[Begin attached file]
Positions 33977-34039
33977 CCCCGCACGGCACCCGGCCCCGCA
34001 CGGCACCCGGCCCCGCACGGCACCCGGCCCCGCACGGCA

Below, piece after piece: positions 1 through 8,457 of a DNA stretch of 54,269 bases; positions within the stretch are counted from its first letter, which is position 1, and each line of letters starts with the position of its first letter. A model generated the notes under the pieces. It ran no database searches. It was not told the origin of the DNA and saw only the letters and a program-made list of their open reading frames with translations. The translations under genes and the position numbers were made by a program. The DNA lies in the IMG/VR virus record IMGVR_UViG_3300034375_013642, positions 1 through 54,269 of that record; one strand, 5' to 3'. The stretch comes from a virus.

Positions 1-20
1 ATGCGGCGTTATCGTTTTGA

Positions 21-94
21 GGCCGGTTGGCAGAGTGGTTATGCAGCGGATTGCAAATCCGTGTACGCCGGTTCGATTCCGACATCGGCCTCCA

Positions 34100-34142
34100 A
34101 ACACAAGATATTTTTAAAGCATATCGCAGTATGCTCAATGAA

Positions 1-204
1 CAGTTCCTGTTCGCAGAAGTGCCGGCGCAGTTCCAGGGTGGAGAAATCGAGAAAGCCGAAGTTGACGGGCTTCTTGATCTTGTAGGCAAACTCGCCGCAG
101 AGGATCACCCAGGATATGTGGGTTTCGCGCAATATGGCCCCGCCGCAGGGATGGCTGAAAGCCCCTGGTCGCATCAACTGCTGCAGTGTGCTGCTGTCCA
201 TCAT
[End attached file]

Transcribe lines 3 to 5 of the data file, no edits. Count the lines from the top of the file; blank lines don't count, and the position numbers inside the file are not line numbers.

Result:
34001 CGGCACCCGGCCCCGCACGGCACCCGGCCCCGCACGGCA

Below, piece after piece: positions 1 through 8,457 of a DNA stretch of 54,269 bases; positions within the stretch are counted from its first letter, which is position 1, and each line of letters starts with the position of its first letter. A model generated the notes under the pieces. It ran no database searches. It was not told the origin of the DNA and saw only the letters and a program-made list of their open reading frames with translations. The translations under genes and the position numbers were made by a program. The DNA lies in the IMG/VR virus record IMGVR_UViG_3300034375_013642, positions 1 through 54,269 of that record; one strand, 5' to 3'. The stretch comes from a virus.

Positions 1-20